Additionally, vicarious liability concerns for auto accidents arise with every drunken departure. Best practices here? First, have the holiday party in the afternoon. A daytime setting can keep everyone in a more professional mindset. Next, serve plenty of food that everyone can eat. Make sure there are alternatives for food intolerances (serving all deep fried foods is a recipe for disaster for Gluten Free Gale who just finished a bottle of champagne because there is nothing she can eat). Third, $pring for an alcohol server certified bartender and provide a limited number of drink tickets to each employee and guest. The drink tickets are your first line of defense, however a trained bartender will recognize Ticket Collector Tracy and cut her off before she shows Super Shy Shawn her lucky holiday party panties (and the matching bra!). Finally, rather than worrying about potential car accidents coming back on the company, consider distributing ride passes to your guests. Options like Uber Events allow you to give your employees safe and flexible transportation options (and the Uber Events website says you only pay for the rides they actually use). Cheers!
Merry Christmas?! Celebrate Diversity This Holiday Season
The phrase “Merry Christmas!” has gotten a lot of press in the last few years as Starbucks caught an unreal amount of flack for changing its holiday cups and some Christian conservatives have declared a “war on Christmas” (described in the New York Times as “a sometimes histrionic yuletide debate over whether the United States is a country that respects Christianity.” Liam Stack, Dec. 19, 2016.) A lot of individuals and business owners alike are terrified to utter the word “Christmas” for fear of a social media slaughter. So what’s the deal with “Merry Christmas” in the workplace?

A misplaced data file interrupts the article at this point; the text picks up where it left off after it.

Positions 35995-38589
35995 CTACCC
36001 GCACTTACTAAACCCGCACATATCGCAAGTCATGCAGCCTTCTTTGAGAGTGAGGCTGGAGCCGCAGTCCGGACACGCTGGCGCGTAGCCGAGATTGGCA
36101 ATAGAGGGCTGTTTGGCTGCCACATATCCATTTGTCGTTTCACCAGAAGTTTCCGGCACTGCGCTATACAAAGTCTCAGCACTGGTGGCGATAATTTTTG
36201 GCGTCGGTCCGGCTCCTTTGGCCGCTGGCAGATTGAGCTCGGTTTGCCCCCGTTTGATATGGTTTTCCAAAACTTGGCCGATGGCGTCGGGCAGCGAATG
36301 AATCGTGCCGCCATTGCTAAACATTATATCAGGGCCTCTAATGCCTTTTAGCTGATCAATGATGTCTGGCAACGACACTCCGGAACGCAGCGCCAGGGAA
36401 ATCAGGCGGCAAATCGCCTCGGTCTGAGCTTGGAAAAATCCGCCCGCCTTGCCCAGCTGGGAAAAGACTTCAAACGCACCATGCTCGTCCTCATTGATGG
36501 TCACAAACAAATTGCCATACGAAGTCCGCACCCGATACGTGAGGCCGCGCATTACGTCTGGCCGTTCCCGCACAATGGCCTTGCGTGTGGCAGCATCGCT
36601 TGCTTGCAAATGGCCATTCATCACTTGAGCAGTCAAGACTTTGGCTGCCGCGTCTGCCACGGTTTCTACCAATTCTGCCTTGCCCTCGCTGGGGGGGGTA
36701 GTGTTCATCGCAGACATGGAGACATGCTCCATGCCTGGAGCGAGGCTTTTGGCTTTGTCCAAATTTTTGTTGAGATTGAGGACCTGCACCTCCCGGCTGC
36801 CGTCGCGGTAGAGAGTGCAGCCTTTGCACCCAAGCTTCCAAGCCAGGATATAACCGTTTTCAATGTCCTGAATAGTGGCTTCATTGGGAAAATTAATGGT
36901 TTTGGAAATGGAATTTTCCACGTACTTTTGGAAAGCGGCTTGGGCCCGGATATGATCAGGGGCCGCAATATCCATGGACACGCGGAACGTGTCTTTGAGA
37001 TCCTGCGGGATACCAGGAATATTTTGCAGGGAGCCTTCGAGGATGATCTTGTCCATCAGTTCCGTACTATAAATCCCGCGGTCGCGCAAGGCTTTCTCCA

The short answer is that privately-owned companies can celebrate whatever holiday they like so long as the celebration of the holiday is not undertaken in such a way as to create a hostile environment for those who do not hold the same religious beliefs. For example, forcing a member of the Church of the Flying Spaghetti Monster to take off their colander (official church headgear) and strap on a pair of reindeer antlers or else be demoted/fired/publicly humiliated will not fly under Federal and State anti-discrimination laws. Rather than focusing on making sure your holiday party matches your own definition of the holidays, I would challenge employers to create a holiday party that reflects the diverse beliefs of all employees. Christian employers need not be afraid to display a nativity scene, but should also welcome employees to contribute to the decorations with their own holiday traditions. How about a large board on display with multi-colored markers that asks all attendees to write their own personal seasonal greeting for all to see?